2. Relatively weak version control/merging capabilities
    Since each presentation is tracked and worked on independently, one would only need to be concerned about clashing of the revision of single atom of content. The definition of an “atom” is most obviously at least on the per-page-level, but could be as fine as the word/paragraph level by using diffing/patching, although this gets more complicated. This also doesn’t seem to present a humongous problem on Wikipedia, even on the busiest pages. They still seem to get contributed to and updated.
  3. Out of date borrowed slides
    One can easily obtain a list of updated sub-presentations for any or all presentations and accept or reject changes. The result is a new, unique presentation; old presentations are never lost, so reverting is easy.
  4. Lobotomizing an old set of slides just to get the same style in an integrated Microsoft PowerPoint™ file
    Styles should only be loosely connected to a presentation. One should be able to paint a new style over any presentation unit, so absolute conformity is an option.
  5. Having to reprocess slides manually to get them to conform to some new style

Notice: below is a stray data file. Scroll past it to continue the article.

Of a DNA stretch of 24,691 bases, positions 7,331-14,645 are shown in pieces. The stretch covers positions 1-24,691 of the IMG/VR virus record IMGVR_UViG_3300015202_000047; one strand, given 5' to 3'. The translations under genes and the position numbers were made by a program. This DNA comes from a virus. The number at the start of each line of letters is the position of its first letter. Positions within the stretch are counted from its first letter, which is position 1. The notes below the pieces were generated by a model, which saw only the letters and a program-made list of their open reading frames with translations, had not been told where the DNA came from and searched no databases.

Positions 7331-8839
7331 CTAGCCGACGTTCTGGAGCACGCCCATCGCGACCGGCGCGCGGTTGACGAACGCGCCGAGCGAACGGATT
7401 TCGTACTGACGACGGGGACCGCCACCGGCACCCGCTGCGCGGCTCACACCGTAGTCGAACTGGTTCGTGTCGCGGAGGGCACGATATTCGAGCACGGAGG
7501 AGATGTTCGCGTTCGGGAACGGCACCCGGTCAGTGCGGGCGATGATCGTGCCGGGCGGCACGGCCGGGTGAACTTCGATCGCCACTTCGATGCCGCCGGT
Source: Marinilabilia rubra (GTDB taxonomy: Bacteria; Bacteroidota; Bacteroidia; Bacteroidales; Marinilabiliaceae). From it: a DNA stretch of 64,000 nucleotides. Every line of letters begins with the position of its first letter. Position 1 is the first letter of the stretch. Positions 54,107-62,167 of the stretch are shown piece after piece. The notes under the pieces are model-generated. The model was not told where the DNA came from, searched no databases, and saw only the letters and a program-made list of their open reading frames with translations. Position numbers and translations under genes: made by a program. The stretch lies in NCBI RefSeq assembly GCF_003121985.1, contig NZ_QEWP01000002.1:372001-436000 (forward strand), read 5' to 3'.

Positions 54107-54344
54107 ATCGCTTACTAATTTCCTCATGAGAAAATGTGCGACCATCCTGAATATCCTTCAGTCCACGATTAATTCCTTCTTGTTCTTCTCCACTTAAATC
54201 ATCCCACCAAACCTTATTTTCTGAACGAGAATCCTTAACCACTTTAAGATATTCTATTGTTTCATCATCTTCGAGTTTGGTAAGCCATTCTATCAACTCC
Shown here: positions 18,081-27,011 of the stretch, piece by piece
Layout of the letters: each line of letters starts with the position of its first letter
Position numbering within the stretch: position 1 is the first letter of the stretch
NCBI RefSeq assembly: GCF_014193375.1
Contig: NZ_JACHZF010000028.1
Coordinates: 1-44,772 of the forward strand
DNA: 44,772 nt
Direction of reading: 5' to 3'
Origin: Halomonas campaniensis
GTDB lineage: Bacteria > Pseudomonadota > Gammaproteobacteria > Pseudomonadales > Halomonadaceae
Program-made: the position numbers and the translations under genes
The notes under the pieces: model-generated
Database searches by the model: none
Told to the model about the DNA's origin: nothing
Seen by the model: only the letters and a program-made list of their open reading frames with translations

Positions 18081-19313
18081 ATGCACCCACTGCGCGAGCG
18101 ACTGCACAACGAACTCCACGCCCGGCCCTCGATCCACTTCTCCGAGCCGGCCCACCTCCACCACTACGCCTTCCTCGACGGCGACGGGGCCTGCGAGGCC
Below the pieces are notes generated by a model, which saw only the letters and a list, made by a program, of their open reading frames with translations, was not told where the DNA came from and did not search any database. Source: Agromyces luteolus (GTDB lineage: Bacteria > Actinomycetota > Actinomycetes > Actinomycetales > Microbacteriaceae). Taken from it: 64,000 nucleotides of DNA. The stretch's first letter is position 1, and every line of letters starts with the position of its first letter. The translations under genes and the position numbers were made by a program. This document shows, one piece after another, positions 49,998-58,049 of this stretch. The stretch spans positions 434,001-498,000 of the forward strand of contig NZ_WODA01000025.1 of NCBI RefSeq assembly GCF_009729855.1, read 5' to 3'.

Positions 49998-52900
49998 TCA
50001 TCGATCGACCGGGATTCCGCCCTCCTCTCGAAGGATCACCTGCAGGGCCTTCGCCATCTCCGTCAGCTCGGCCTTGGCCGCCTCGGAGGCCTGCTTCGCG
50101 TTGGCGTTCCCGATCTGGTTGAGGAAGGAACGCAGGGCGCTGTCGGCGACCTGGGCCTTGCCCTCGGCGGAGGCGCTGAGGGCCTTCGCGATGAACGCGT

Simply apply a new style to the presentation
  6. Weak metadata/commenting capabilities, leading to bad slides
    Right now presentation slides are meant as much to be distributed and read as much as they are meant to be shown in person. The results are slides with entirely too much text and visual noise, distracting the viewers during presentations. Cutting out some detail upsets some stakeholders because then the slides no longer communicate everything that was said during the presentation in person. The relatively wimpy commenting facilities seen in most presentation packages doesn’t seem to please anyone, but an up-to-date nicely-formatted cross-referenced wiki-page associated with each presentation may be better. This idea is not new at all[4], although its proper implementation may be tricky.
  7. Lack of visual support for “off the rails” discussion, leading to unnecessary hand waving
    If a presentation goes off the rails — and this is not always a bad thing — one is often left without visual aids must do blackboarding and waving of hands. It’d be better to have a big list of short presentations that one is at least moderately familiar with so that if discussion wavers to another engaging topic that deserves more through discussion one can pull up more appropriate presentations and documentation. Another way to use this is to include “see-also” sub-presentations that one can visit and then jump back from the aside back to the main presentation. In this way a presentation flow resembles a NDFA.
  8. Almost no serious collaboration support whatsoever